The music tailed off.
Black-mascara tears trickled down my cheeks.
I leapt out of my chair, applauding joyously, wildly.
But… something was wrong.
I was the only woman standing. A lone enthusiast in an audience of hundreds.
I blushed slightly, but carried on whooping and clapping. I was convinced my enthusiasm would jolt them out of their passivity.
I wanted them to acknowledge how much this poor, beleaguered pianist had ripped out his heart and handed it to them. He looked frail and disappointed.
I winced at the thought he would go home and question his own abilities – like so many creatives I know….
But who’s opinion was right? Do I have superior taste in music, or had I simply lost the plot?
A tourist abroad
I had landed a front row seat at a free open-air classical music festival in Bucharest’s famous ‘Revolution Square’. It was an evening of classical music crowd pleasers. The audience smiled to the upbeat sounds of the Magic Flute and sent ripples of appreciation to the Nutcracker Suite.
The ‘lead balloon’ moment was ‘Rachmaninoff’s Piano Concerto No. 2. A ten-minute, haunting piece evoking drama and darkness. (Hardly a crowd pleaser!)
As I was moved to tears, the crowd moved towards the exit; empty spaces began to appear and by the end, a subdued clap was all they could muster. I was cross.
Divided opinions, of course are the proof that creativity is subjective. But, when you are trying to make a profitable living from your passion. When you give your all – How do you handle it when you have an unresponsive crowd?
The business of creativity
It’s not easy – however, the best way to respond to is to avoid taking it personally and get really curious about your audience’s response instead.
The business gurus, masters of objectivity, advise that the answer is the good old equation of ‘wants and needs’. Are we meeting the needs of our audience or not?
If we judge my festival crowd. They were mostly locals, average age of 65 and judging by their responses, they wanted light entertainment. On the minority seat, I, the English tourist abroad, wanted music that allowed me to have a good cry!
Rachminoff – didn’t meet this crowd’s needs. Wrong choice for the job.
Different wants, different needs.
So, business gurus – does that mean that we suffocate our creative expression to please the majority?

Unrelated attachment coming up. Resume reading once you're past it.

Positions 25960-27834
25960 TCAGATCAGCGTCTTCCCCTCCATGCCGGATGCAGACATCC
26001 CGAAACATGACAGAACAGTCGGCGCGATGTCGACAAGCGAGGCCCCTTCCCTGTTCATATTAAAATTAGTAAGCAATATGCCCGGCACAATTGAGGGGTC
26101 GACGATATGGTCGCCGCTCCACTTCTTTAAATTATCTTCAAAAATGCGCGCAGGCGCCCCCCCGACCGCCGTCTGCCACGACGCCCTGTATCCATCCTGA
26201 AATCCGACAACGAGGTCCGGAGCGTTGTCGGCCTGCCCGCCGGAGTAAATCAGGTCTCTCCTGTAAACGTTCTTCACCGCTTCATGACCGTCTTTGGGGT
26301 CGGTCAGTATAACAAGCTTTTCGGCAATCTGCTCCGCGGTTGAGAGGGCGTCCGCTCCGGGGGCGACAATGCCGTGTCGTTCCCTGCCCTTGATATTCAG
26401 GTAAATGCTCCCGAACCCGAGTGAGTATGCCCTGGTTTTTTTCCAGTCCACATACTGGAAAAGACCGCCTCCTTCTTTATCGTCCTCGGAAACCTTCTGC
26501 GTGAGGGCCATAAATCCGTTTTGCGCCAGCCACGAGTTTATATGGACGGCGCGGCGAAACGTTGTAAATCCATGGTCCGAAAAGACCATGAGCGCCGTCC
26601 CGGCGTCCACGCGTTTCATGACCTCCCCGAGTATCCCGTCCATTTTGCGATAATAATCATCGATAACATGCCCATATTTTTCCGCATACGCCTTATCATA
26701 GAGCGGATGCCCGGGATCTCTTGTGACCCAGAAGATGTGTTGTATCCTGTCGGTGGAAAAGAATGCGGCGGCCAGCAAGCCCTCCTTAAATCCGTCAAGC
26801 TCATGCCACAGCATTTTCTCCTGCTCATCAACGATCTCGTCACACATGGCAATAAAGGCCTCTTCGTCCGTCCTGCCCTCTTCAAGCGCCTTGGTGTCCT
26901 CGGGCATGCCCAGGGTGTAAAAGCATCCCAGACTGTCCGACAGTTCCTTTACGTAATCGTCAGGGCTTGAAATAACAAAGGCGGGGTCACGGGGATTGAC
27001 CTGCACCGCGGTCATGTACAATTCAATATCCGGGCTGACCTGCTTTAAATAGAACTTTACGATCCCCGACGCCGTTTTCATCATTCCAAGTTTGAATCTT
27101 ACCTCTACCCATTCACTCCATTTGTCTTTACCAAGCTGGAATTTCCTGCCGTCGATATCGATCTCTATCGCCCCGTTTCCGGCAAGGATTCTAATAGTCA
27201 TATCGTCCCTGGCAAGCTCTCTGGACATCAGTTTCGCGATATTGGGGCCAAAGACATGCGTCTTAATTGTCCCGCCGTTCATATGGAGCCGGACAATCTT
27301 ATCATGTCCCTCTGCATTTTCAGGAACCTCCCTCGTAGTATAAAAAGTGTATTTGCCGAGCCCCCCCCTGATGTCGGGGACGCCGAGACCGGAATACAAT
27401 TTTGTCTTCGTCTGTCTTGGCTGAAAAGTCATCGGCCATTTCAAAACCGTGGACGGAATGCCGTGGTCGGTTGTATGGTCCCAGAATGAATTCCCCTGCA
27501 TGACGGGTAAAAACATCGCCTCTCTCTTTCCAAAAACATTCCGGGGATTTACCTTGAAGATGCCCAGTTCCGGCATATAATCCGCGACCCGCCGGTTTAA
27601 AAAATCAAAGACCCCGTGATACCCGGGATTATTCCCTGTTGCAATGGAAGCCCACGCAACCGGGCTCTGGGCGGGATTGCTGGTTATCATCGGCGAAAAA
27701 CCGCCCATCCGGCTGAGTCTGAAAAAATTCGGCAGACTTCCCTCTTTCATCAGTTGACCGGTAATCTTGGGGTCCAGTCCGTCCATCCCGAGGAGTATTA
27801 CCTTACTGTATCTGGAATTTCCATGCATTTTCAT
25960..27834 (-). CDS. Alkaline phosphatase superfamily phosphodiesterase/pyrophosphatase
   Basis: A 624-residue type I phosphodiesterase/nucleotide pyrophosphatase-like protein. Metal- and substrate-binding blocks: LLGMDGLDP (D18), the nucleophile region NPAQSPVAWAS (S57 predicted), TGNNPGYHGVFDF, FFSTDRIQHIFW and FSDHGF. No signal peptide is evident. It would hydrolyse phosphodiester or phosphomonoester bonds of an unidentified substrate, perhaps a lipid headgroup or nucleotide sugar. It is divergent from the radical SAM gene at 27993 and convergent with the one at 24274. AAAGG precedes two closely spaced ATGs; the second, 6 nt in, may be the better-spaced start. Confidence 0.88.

The danger, of course, is that our audience dictate our choices and we start to please the safe majority, rather than be navigated by our creative expression.
In the long term, creativity becomes bland. We all sound the same.
It’s a balancing act:
Have artistic integrity and be responsive, not dictated by your audience’s needs.
There have been hundreds of famous creative failures that have then led to success. (David Bowie’s first album, ‘David Bowie 1967’ bombed when it first came out. He responded a small group’s needs, which eventually grew in size.)
The best way is to make a living doing work that you love is to nurture and be responsive to your audience’s needs too. It’s simply a balancing act:
Know that your job is to be brave. It is to express your style, your opinion and your work in your way.
Understand why people hire you or buy from you. Find out what the real needs are or what you meet in them.
Creatives who have a long-term impact have a unique voice that is their truth.
Artists who are merely self-centred do not connect or sell. ‘Feel’ the mood of your audience, what speaks to them, what’s going on in their world that you can reflect back through your work?
Audiences want artists who make them feel or think. Be opinionated and speak freely.
Audiences love to connect with your message. Be empathic, curious and remember art that communicates, sells.
Be clear on what you want to say through your work?
Have a clear intention.
Nurture an audience who truly ‘get you’. Be responsive, appreciate their feedback and allow them to grow with you on your creative journey.
Involve them, share your process and listen. Make them part of your world and they will become your best marketers.
There will be people on earth who will deeply love your work. They are the people to focus your energy on. There will be others who will NEVER get you.
Stay true to your creative heart and be responsive to your right crowd. The world will catch on… eventually.
Over to you:
Have you been thrown off course by negative feedback? If so – how did you respond to it?
If you were to be more courageous with your creative work today – what will you do?
Write a comment below on what action you will take now!
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